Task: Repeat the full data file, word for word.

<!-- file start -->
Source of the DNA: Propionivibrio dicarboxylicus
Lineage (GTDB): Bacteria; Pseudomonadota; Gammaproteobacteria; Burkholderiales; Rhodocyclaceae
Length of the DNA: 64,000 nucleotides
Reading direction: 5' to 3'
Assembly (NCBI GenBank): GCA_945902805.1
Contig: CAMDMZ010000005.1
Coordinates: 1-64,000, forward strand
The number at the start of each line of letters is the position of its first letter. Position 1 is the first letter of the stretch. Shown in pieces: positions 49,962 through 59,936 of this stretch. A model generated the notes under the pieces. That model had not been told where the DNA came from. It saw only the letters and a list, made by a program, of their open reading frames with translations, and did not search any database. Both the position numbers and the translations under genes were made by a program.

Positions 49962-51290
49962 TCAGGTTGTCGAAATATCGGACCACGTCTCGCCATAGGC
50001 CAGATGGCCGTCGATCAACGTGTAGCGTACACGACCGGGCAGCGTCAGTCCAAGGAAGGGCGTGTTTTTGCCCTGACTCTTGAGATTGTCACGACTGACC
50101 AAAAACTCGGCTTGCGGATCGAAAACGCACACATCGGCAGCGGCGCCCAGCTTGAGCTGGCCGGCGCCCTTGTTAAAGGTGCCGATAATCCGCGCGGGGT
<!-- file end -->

Source of the DNA: Propionivibrio dicarboxylicus
Lineage (GTDB): Bacteria; Pseudomonadota; Gammaproteobacteria; Burkholderiales; Rhodocyclaceae
Length of the DNA: 64,000 nucleotides
Reading direction: 5' to 3'
Assembly (NCBI GenBank): GCA_945902805.1
Contig: CAMDMZ010000005.1
Coordinates: 1-64,000, forward strand
The number at the start of each line of letters is the position of its first letter. Position 1 is the first letter of the stretch. Shown in pieces: positions 49,962 through 59,936 of this stretch. A model generated the notes under the pieces. That model had not been told where the DNA came from. It saw only the letters and a list, made by a program, of their open reading frames with translations, and did not search any database. Both the position numbers and the translations under genes were made by a program.

Positions 49962-51290
49962 TCAGGTTGTCGAAATATCGGACCACGTCTCGCCATAGGC
50001 CAGATGGCCGTCGATCAACGTGTAGCGTACACGACCGGGCAGCGTCAGTCCAAGGAAGGGCGTGTTTTTGCCCTGACTCTTGAGATTGTCACGACTGACC
50101 AAAAACTCGGCTTGCGGATCGAAAACGCACACATCGGCAGCGGCGCCCAGCTTGAGCTGGCCGGCGCCCTTGTTAAAGGTGCCGATAATCCGCGCGGGGT